Maybe I should clarify, Im not saying the West started this protests we have been seeing since last week, but I wonder if those Gucci revolutionaries on the street of Tehran have the stamina and the will to really makes sacrifices. hence if these protests are going on as long as they have, I am suspecting some foreign interference.

#2 Comment By sidereal On June 19, 2009 @ 11:46 am

I don’t think you’re getting to the crux of the difference.

First, some nitpicking:

For one thing, most Americans are not interested in the fortunes of Egypt’s political opposition, because so much of it is still made up by al-Ikhwan

I hope that’s just poorly worded. 99.995% of Americans couldn’t tell you what the Muslim Brotherhood is and even if they could, they’d just be regurgitating something they read in Newsweek. Your ‘because’ just isn’t plausible.

But more substantively, the reason Iran is resonating is that we have been dealing with significant belligerent rhetoric vis a vis Iran from the US ruling class for almost a decade. The possibility of a peaceful (for us) transition to a regime that would be less likely to result in a US land war is of significant interest to politically minded Americans.

If we had been suffering from war agitation, mushroom cloud rhetoric, etc vs Egypt for a decade, Americans would be much more interested in the plausibility of an Egyptian regime change.

#3 Comment By Daniel Larison On June 19, 2009 @ 11:52 am

Okay, yes, that was poorly worded. Most people don’t know who belongs to the Egyptian opposition. I should have said separately that even those who do know anything about it are not very interested in supporting it, “because so much of it is still made up by al-Ikhwan.”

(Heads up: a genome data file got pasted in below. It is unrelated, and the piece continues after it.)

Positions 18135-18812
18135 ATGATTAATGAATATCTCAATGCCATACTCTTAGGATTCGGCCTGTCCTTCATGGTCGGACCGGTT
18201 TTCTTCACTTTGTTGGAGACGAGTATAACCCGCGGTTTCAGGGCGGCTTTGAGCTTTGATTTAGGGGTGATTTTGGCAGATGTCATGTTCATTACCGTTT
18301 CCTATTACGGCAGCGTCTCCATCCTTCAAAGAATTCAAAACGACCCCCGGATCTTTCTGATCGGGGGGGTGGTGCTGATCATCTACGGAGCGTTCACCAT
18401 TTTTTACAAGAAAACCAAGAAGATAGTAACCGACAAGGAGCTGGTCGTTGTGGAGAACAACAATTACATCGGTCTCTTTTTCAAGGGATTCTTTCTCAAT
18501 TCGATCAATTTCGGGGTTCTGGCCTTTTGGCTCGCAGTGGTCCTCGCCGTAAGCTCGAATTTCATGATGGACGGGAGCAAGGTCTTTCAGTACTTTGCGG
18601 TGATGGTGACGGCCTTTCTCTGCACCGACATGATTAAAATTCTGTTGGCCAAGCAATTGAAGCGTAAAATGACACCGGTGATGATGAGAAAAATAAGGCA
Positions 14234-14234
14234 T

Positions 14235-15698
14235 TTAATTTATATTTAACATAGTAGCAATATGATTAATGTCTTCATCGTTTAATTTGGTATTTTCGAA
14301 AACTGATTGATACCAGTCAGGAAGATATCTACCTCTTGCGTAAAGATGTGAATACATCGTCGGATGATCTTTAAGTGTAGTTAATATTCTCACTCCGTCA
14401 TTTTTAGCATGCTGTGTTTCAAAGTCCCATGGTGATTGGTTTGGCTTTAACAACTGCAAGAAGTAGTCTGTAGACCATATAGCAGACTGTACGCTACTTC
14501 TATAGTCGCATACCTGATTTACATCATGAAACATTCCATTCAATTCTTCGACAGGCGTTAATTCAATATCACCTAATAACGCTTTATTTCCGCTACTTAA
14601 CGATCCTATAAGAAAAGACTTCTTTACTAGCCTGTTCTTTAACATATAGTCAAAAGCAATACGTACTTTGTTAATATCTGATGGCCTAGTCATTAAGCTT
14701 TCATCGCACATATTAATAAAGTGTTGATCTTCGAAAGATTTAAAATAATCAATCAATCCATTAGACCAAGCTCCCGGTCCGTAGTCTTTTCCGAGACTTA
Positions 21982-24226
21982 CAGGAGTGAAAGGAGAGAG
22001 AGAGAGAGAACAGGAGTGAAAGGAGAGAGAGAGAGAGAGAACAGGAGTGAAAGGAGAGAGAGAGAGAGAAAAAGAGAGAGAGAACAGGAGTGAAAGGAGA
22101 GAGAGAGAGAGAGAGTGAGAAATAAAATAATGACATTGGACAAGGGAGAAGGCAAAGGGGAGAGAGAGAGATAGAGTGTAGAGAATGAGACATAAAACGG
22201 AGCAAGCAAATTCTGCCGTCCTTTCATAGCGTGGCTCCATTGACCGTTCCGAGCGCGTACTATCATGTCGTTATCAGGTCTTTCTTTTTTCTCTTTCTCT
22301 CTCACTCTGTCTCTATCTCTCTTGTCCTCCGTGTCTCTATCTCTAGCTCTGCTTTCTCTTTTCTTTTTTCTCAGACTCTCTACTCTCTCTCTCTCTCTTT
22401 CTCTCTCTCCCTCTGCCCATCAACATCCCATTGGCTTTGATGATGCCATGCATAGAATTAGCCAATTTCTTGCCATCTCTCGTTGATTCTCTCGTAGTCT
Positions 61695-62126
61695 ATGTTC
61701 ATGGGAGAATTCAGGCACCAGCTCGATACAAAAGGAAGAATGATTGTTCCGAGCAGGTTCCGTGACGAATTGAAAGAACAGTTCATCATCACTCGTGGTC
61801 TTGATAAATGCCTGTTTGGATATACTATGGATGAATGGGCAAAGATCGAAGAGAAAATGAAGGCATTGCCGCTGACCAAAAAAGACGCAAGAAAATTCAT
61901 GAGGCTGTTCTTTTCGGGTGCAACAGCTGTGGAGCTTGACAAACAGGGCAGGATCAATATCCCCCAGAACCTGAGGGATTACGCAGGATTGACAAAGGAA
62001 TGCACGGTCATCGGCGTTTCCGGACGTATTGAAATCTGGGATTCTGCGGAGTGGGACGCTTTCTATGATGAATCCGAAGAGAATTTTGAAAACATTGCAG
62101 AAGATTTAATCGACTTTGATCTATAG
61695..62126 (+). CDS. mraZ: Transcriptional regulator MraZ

#4 Comment By Aziz Poonawalla On June 19, 2009 @ 11:52 am

my theory, maybe it’s just purely about the sex appeal. Iranians are young and attractive (in the mean and median). What do you think of, even for a positive stereotype, when you think of Egypt? The sourpuss visage of Mahfouz? Dusty stone monuments? Tehran has the cafes, Damascus the clubs and Dubai the skyscrapers – Cairo has… carpet shops? Souks?

#5 Comment By salaciouscrumb On June 19, 2009 @ 12:16 pm

Aziz,

there may be a point to what you say…I have been following the protests on some of the blogs and I have to say, much of the pictures they post are of young sexy good looking well manicured young men (with biceps may I add) and women (designer, maybe fake, sunglasses) protesters.The same was true even during those color coded revolutions in the former Soviet countries. I have yet to see some of the older bearded Mousavi supporters getting some picture time here on the blogs and news. Some of the US news channels have even gone as far as to say that these protesting kids might as well be Americans (of course, that doesnt include the fat and unattractive looking Americans)

Is it any wonder the more conservative Iranians don’t like us then, with our obsessive focus on youth and beauty?

#6 Comment By gsmart On June 19, 2009 @ 12:53 pm